Wittier Word Weavers

Writers' Club of Whittier


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Summer Vacations: The Best Times of Our Lives

About fifty years ago, after five years of college and coming to the end of my first year of teaching, I wanted my children to spend time with my mother and father, their paternal grandparents. If I could make it happen, my kids would get to know their grandma and grandpa and benefit greatly from being showered with their love. They would also meet and spend time with their east-coast aunts, uncles, and cousins. We lived in coastal California—my parents lived in a small, rural village in southern New Jersey where the Delaware Bay and Atlantic Ocean converge, a popular vacation spot, 2,800 miles distant.

Along with being a teacher, I was also a journeyman mason, skilled at brick and block work and concrete placement and finishing, skills in high demand wherever construction was in progress. That year, in early June, my father told me there was lots of construction work in south Jersey. Although oceans apart, a plan for a summer-long visit with my folks was brewing. A working vacation for me, coupled with a summer-long visit to my east-coast family, was doable. My wife agreed, and plans were made. My kids would be spending the summer with grandma and grandpa. Hopefully, upon arrival at the Jersey Shore, I would find work.

On the last day of school, after signing out and turning in my keys, I headed home to finish packing the station wagon. At 10:00 PM, with the kids in sleeping bags and our luggage strapped on top, along with my surfboard and fishing rods, we headed east. To avoid the California desert heat and glare, I drove though the night while the family slept. They awoke in eastern Arizona and we later stopped for the evening in New Mexico

Although we drove long hours and through the nights, we made sure the kids had plenty of pool time at the motels. During the drive, I often lead the family in song. One favorite, while crossing the desert, was, Cool Water, by Roy Rogers and Sons of the Pioneers. Another was 99 Bottles of Beer on the Wall, great for long journeys because it had a repetitive format and took hours to finish. Although a long trip, we had fun. Coast to coast, the trip took four and a half days.

Upon arrival, I found work with a contractor I had worked for in the past. The first couple of weeks were difficult. Working as a mason, my body, soft from lack of physical work, was not ready for what was about to occur. The shock to my muscles resulted in two weeks of continuous pain. In addition, my coworkers, knowing I was a teacher, found my discomfort and inability to keep pace, a rich source of amusement. By the third week, I recovered. By the fourth week, I held my own. It wasn’t long before my fellow workers had a difficult time keeping up with me. By summers end, I had lost fifteen pounds and added muscle. I returned to teaching, tanned, lean, and fit.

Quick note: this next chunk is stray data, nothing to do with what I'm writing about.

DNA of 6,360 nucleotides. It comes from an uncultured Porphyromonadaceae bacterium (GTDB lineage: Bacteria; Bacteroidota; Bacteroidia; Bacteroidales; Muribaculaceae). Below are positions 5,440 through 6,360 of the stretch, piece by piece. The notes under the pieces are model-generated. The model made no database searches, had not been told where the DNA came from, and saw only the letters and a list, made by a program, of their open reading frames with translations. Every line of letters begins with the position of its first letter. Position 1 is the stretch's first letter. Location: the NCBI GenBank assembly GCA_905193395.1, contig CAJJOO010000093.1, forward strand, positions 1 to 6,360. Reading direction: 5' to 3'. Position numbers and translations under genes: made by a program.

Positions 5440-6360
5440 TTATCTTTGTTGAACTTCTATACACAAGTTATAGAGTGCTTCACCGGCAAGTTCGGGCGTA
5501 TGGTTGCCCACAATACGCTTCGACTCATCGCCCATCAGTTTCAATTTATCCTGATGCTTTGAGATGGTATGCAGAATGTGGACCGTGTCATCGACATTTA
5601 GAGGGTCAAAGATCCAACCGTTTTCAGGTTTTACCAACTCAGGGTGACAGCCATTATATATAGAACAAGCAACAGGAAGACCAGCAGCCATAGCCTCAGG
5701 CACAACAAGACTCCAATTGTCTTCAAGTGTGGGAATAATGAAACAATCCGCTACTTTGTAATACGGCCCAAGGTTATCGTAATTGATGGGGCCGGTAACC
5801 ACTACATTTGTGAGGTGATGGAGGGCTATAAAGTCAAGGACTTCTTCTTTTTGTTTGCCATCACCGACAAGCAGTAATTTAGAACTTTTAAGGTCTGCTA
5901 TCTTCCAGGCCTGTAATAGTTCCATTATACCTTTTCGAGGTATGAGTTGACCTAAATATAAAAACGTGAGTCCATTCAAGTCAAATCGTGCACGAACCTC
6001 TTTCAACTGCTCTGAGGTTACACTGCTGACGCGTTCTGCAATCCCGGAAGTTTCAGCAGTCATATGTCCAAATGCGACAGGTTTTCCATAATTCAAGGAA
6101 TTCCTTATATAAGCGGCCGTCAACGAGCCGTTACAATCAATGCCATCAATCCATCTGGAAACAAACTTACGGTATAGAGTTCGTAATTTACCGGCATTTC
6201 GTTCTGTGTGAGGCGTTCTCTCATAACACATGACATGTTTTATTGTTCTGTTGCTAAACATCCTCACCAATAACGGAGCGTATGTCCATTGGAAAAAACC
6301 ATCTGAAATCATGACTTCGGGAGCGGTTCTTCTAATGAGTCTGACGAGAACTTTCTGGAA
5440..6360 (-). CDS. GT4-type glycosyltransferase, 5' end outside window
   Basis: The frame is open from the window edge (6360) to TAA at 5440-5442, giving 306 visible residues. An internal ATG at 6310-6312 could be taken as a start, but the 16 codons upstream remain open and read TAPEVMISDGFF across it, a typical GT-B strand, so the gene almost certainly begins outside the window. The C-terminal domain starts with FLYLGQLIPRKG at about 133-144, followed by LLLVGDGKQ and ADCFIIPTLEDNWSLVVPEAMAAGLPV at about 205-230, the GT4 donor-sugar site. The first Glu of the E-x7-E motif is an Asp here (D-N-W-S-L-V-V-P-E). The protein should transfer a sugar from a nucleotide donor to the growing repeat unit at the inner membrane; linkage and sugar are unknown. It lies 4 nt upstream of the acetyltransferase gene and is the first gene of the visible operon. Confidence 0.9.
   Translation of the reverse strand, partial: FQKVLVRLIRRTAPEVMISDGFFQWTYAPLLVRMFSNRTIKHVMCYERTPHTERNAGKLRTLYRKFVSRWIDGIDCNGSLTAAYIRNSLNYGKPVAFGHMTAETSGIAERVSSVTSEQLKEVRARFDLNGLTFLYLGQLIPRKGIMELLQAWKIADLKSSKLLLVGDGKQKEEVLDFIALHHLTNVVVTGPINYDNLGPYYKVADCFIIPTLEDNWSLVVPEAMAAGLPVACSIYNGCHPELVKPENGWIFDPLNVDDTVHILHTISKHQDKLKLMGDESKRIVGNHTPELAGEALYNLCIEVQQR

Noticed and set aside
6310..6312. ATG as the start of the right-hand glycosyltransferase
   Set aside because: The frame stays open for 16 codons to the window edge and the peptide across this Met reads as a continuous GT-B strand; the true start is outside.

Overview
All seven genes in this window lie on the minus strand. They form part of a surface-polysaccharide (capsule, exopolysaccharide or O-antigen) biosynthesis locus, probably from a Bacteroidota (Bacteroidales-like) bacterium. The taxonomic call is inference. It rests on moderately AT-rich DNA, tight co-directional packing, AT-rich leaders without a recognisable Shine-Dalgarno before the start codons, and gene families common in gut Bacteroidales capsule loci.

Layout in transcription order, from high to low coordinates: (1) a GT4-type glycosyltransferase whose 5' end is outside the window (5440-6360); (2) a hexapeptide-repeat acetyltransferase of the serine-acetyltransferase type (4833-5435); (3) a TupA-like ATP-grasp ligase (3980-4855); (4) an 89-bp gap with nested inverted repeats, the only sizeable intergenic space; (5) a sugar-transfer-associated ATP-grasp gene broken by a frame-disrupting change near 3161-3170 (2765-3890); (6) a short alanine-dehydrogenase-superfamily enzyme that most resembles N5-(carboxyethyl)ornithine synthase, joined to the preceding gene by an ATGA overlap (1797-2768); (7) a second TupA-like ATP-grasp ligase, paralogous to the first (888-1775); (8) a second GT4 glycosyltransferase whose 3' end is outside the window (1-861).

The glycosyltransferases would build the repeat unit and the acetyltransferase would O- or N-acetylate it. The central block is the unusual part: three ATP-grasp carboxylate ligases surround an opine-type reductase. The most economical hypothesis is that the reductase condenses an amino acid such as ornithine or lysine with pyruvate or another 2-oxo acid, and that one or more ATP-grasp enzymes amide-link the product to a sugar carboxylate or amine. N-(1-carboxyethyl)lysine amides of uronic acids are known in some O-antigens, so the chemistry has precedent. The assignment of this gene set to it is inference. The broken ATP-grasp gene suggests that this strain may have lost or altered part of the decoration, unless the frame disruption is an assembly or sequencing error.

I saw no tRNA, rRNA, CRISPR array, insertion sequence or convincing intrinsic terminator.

My parents’ single-story, three-bedroom home was not large enough for a host of visitors. Several years prior, my mother said to my father. “You know our children will be visiting in the summers. We need more rooms to accommodate them and our grandchildren.” So, Dad built a second story, adding three more bedrooms and a bath. The upstairs became the sleeping area and in-house playground for my kids and their four cousins. In preparation for their grandkids, Mom and Dad stocked up on bicycles and beach toys.

It was a great summer for my children. Along with the constant barrage of hugs and kisses from their grandparents, they had lots of unstructured, unsupervised playtime in the small rural town, much like my own childhood. Part of my plan was for them to have that experience. It wasn’t unusual for my mother to pack them a lunch and send them off on their bicycles for a day’s adventure, admonishing them to be home for dinner. All of their daytrips included the beach. Upon their return, covered with sand, they required a rinse in the outdoor shower Dad had built for that purpose.